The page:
We Americans are often overwhelmed and exhausted. Did you know that 235 million people are currently grappling with feelings of time-starvation and moderate to high levels of stress, exhaustion, or burn-out in the United States alone? 1

While many things factor into this collective exhaustion, I’ve found, in my own life, that much of it stems from the sheer amount of stimulus and the build-up of, well, stuff. Here are several ways I filter out what I’ve come to think of as “junk stimulus.”

1) First, rid your environment of physical clutter.

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• Clean out one drawer or shelf everyday religiously until everything in your home has a place—and everyone in your household knows where that place is. Commit to five minutes a day, everyday, until the job is done.

• Find a large box for donations or other “give aways,” and put it somewhere accessible until you are finished with this process. Donate or recycle anything that hasn’t been used for a year.* This goes for clothes, dishes, books, furniture (yes, furniture!), games, toys, shelf-stable food and spices, the super-awesome tortilla maker you’ve really wanted to try out since you picked it up in the ‘80s, and that tent you haven’t pitched for three years. Remember that your stuff is for today, not some imagined future. Be ruthless—you will thank me later every time you open a tidy, nearly empty, drawer or cupboard.

2) Now, limit the amount of stuff you let back into your house.

• Cancel all snail mail except things like hand-written thank you notes. Sign up to get your bills online. Cancel ALL catalogs and junk mail. (I like the free app PaperKarma : You take a picture of catalogs, mailers, credit card offers, phone books—and they get you off the mailing list!) You can get everything you need online or in a digital version, including books, magazines, newspapers, season information from your local theatre, information from non-profits you love, concert schedules. You may have to call them to ask them to remove you from the list; I’ve had to plead and beg in the past. Again, be ruthless when you ask to be removed from these lists: All that direct mail is clutter.

• Put a recycling bin right by the door that you walk through with the mail, and don’t open junk mail that comes through—photograph it for PaperKarma, then rip it up and recycle it.

• Don’t go into a store without a list of what you need, and don’t let yourself buy anything that isn’t on the list. (This works wonders with my children, especially in places like Costco.)

3) Next, get rid of all unneeded media and audible stimulus.

• Turn the ringer off on your land line, if you’ve still got one and you still get junk calls (even though you are on the Do Not Call registry ). Have friends call your cell phone, and use your landline to check messages or to dial out only.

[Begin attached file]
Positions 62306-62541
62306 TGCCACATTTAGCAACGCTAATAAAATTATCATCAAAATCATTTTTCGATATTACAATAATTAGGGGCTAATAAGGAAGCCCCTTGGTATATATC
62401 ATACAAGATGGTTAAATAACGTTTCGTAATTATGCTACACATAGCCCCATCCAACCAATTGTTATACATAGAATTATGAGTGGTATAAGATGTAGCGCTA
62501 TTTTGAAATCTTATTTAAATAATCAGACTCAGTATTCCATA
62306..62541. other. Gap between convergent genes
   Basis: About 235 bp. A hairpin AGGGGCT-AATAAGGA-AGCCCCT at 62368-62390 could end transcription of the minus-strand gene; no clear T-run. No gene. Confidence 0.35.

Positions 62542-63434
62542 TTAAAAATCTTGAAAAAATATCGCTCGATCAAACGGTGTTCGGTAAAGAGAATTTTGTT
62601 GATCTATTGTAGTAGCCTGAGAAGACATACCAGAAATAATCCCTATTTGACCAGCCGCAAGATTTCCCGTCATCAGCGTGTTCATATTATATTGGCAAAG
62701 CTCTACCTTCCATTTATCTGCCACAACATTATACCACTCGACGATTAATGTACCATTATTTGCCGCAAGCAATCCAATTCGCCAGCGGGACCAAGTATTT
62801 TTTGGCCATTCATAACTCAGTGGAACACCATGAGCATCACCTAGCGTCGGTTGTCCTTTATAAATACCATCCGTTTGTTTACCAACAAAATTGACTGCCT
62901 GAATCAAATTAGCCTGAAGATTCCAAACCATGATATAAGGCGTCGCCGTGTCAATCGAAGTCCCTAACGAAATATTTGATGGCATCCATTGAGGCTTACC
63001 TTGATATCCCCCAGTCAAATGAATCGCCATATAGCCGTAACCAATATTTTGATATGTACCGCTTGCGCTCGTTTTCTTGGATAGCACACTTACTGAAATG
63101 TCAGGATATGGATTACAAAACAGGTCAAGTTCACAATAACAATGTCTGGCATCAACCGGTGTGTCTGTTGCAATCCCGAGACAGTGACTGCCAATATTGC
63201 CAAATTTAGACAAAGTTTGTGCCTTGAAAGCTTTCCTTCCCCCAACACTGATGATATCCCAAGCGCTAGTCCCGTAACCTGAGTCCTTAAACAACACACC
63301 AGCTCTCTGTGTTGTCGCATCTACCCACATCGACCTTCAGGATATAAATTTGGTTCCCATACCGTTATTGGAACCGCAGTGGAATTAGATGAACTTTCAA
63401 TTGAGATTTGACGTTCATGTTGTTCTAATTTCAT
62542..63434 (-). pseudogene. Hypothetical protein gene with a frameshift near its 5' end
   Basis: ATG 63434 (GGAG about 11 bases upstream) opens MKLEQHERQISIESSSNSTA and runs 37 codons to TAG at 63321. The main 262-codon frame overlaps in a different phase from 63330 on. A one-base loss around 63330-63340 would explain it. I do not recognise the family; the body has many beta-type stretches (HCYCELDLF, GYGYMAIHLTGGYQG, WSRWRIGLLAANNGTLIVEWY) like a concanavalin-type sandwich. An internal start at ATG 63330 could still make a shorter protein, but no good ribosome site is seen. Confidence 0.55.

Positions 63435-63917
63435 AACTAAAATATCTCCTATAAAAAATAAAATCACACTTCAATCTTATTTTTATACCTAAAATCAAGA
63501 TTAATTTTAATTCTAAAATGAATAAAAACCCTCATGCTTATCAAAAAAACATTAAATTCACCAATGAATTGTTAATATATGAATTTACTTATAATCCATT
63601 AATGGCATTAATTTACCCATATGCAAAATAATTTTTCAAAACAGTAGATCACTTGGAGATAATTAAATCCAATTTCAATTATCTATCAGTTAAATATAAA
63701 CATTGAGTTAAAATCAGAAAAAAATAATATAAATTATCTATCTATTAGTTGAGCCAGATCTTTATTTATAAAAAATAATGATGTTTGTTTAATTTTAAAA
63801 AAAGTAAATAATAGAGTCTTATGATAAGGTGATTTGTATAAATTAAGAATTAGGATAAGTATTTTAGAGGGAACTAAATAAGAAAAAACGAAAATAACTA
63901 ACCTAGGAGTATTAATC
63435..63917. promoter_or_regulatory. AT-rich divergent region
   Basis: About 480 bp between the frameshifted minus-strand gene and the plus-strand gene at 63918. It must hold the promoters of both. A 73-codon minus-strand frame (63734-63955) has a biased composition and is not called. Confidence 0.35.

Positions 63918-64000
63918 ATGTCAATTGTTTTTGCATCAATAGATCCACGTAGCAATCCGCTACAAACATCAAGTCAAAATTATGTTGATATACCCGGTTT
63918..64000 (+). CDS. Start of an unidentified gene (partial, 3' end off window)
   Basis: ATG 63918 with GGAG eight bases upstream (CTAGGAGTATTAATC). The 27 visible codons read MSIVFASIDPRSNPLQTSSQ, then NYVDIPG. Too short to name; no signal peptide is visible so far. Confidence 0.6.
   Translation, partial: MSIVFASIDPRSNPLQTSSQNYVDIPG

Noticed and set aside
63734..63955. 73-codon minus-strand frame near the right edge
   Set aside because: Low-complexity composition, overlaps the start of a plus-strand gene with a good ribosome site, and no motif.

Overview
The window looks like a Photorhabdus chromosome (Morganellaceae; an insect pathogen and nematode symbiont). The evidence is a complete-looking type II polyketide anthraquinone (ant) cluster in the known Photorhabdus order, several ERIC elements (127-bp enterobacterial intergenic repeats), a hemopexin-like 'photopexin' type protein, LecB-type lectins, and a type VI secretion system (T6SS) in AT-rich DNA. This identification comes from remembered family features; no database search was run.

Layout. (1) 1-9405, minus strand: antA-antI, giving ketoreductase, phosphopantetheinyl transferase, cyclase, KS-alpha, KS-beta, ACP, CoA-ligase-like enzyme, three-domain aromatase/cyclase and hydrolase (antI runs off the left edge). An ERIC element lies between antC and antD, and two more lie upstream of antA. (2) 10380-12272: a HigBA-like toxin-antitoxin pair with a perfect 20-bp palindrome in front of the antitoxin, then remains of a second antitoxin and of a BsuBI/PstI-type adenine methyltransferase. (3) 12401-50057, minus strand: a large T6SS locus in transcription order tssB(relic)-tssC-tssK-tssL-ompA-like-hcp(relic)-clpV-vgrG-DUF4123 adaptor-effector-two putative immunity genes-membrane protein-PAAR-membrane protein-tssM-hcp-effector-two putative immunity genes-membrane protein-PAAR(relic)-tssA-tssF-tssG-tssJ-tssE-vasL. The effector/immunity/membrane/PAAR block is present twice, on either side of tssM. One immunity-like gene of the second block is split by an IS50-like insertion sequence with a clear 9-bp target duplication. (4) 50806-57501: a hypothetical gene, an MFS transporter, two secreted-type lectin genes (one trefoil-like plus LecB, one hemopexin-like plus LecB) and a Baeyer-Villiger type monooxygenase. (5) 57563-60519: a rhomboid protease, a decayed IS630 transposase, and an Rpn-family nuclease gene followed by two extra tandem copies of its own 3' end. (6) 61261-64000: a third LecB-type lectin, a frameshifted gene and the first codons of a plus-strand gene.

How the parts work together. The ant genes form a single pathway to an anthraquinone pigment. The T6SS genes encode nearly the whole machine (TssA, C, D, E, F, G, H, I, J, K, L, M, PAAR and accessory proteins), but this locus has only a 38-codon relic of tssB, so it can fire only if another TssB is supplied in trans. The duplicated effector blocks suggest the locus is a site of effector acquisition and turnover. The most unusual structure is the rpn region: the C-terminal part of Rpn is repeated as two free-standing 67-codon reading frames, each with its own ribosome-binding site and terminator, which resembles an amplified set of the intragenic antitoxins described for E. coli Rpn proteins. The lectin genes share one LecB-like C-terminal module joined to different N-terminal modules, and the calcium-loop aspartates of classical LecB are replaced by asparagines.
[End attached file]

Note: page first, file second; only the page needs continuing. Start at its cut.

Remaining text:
• Turn off your TV unless you intend to watch something specific. Don’t expose yourself to advertising—it is junk stimulus in and of itself. Record your shows and fast forward through the ads.

• Identify sources of irritation or unwanted stimulation in your household, like whining, too-loud music, background television, or a pet hamster that runs endlessly on a squeaky wheel (and smells bad, to boot). Make a concrete plan for how you will eliminate this junk stimulus over the next few weeks.

• If your home or workspace is noisy, play soothing music or put white noise on in the background—ironically, it will help filter out noise. This is a proven way to sleep better! (I like the app White Noise .)

4) Finally, prune niggling tasks, because if you feel hassled by a long task list, this too is a source of junk stimulus. So weed that puppy down with gusto until it is a realistic representation of what you actually can accomplish given your current status as a human being (and not a super computer).

• Automate as many of the routine tasks on your list as you can. Set your bills up on auto-pay. Create a standing grocery order (I use planetorganics.com, and they choose seasonal fruits and vegetables for me). Install a timed watering system for potted plants. Get an automatic pet feeder. Note: Don’t automate anything that brings you joy.

• For most people, email is a to-do item that never quits. Rein it in. Which emails do you really have to read? Which must you respond to? Consider boldly deleting everything that you don’t absolutely need. I love gmail’s new tabs—they allow me to batch-delete emails that I don’t have time to read before I get sucked in and read them anyway. And I use a “bypass the inbox” filter for a lot of emails—they just go straight to a file, where they wait for me until I have time for them. Feel free to respond to email on YOUR terms; there is no law in the universe that says that you must sacrifice your sleep, well-being, or other priorities simply so that you can get through your email.

• Prune your to-do list with this question: If it turns out that my life is a lot shorter than I hope it will be, which of the things on my list right now will I wish I hadn’t wasted time on? Pay particular attention to anything you do just for prestige, praise or to feel superior to others, anything that makes you tense or anxious but doesn’t contribute to your growth over the long haul, and anything that involves toxic people or situations.

How do you feel when you’ve pruned all this clutter? What other things do you do to eliminate junk stimulus?

*Warning: this process will probably be derailed if you start trying to sell your stuff—that is a totally different project. Donate it to a good cause; write-off the donation if you’d like.

1. American Psychological Association, “Stress in America,” 2009.

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